Garland at the press conference said, "I personally approved the decision to seek a search warrant in this matter."
"The department does not take such a decision lightly," he said. "Where possible, it is standard practice to seek less intrusive means as an alternative to a search, and to narrowly scope any search that is undertaken."
Garland also condemned what he called "recent unfounded attacks on the professionalism of the FBI and Justice Department agents and prosecutors" in connection with the search and related investigation.
"I will not stand by silently when their integrity is unfairly attacked," he said.
Trump's lawyer and his spokeswoman did not immediately respond when asked to comment on Garland's announcement on the heels of it.
But late Thursday night, Trump in a social media post wrote, "Not only will I not oppose the release of documents related to the unAmerican, unwarranted, and unnecessary raid and break-in of my home ... I am going a step further by ENCOURAGING the immediate release of those documents, even though they have been drawn up by radical left Democrats and possible future political opponents."
"Release the documents now!"
Magistrate Judge Bruce Reinhart earlier had ordered the Justice Department to speak with Trump's lawyers and learn whether they will oppose the motion. Reinhart directed the Justice Department to inform him by 3 p.m. Friday of Trump's answer.
Trump in a post on his social media site after Garland's press conference wrote that before the raid his attorneys and representatives "were cooperating fully" with the Justice Department, and "very good relationships had been established."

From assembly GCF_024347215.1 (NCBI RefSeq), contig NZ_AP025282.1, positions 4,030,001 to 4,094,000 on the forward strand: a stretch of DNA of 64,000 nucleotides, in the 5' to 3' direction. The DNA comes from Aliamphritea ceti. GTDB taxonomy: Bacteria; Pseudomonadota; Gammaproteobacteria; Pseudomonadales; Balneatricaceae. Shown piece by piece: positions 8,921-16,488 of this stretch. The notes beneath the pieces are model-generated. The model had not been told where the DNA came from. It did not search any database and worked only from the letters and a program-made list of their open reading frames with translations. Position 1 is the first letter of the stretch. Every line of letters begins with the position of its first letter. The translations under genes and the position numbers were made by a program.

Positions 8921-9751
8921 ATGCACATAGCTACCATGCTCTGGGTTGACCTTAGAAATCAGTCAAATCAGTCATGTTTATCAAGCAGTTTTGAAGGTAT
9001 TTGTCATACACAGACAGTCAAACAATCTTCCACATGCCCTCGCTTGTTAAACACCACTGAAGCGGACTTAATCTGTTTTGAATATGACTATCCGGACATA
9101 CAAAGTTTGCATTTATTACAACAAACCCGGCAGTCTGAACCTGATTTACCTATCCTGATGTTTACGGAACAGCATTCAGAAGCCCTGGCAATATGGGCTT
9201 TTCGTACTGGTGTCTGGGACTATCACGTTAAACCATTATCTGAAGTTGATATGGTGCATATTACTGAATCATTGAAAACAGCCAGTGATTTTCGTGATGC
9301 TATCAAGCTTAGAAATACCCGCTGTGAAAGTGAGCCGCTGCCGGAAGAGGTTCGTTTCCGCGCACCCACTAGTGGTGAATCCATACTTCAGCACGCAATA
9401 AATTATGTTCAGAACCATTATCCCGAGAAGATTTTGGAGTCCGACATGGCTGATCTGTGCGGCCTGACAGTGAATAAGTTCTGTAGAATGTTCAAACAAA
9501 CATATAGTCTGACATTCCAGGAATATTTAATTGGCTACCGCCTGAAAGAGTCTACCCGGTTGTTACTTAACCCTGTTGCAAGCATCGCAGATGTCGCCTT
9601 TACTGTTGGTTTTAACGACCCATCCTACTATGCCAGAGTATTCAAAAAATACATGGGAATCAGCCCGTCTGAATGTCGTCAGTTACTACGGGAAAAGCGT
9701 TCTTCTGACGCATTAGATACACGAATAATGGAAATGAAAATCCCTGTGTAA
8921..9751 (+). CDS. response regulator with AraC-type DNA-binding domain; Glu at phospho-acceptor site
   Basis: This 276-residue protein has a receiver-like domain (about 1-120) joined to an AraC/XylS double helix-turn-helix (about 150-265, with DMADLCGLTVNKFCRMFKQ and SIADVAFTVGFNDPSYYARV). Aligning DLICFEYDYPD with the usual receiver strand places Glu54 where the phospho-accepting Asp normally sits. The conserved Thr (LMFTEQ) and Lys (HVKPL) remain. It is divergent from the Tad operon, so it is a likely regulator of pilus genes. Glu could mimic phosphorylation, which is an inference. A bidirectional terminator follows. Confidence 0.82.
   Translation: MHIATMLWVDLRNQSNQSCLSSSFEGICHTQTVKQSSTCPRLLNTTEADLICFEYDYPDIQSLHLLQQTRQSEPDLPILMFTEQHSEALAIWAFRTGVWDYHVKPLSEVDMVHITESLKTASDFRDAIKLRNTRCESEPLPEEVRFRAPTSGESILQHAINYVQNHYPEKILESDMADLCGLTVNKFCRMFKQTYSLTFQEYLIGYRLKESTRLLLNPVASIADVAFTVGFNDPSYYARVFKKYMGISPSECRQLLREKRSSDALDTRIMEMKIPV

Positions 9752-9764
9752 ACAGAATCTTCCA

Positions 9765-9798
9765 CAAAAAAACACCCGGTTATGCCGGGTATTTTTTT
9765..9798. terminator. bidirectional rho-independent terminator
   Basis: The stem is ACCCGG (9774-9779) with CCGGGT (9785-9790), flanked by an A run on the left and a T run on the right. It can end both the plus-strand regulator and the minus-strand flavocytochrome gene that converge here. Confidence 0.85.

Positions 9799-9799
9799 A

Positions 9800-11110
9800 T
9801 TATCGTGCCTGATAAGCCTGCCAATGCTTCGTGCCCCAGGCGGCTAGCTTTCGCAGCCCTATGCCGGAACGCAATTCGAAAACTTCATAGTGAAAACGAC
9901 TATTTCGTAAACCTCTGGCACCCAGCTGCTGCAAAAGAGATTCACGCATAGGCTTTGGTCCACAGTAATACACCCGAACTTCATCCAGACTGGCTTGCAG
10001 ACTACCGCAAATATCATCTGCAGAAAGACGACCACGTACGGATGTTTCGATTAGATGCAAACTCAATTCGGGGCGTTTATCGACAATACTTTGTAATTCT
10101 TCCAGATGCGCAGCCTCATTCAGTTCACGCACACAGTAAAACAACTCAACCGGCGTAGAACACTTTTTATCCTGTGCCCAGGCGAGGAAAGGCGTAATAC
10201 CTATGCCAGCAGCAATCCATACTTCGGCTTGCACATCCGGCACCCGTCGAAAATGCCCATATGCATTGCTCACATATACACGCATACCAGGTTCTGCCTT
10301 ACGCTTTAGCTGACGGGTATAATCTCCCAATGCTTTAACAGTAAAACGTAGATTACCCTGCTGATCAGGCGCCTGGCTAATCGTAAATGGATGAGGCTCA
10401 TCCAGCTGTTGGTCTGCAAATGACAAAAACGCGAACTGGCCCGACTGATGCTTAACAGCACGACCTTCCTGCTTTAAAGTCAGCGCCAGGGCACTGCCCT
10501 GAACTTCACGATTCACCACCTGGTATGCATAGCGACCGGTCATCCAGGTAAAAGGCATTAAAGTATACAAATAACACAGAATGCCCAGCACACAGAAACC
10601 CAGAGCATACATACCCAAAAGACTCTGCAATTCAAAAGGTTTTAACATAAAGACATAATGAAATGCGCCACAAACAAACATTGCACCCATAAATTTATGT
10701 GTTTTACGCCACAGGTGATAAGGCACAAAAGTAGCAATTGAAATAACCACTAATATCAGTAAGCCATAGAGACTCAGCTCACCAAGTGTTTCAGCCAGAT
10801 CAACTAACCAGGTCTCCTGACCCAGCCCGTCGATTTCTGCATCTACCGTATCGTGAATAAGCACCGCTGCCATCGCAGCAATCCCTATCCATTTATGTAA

"The government could have had whatever they wanted, if we had it," Trump wrote.
"They asked us to put an additional lock on a certain area — DONE! Everything was fine, better than that of most previous Presidents, and then, out of nowhere and with no warning, Mar-a-Lago was raided at 6:30 in the morning, by VERY large numbers of agents and even 'safecrackers.' They got way ahead of themselves. Crazy."
Trump and his allies have claimed the Justice Department and Garland, who was appointed by Democratic President Joe Biden, searched Trump's residence to hurt the former president politically.
FBI agents seized about a dozen boxes from Mar-a-Lago, according to Trump's lawyer.
That lawyer said agents left a copy of the search warrant, which indicated they are investigating possible violations of laws related to the Presidential Records Act and the handling of classified material.
A senior White House official told NBC News that they were unaware of what Garland would say before he took the podium at the Justice Department.
"We have had no notice that he was giving remarks and no briefing on the content of them," the official said.
The Justice Department, and Garland, have a longstanding policy about not commenting on criminal investigations before charges are filed.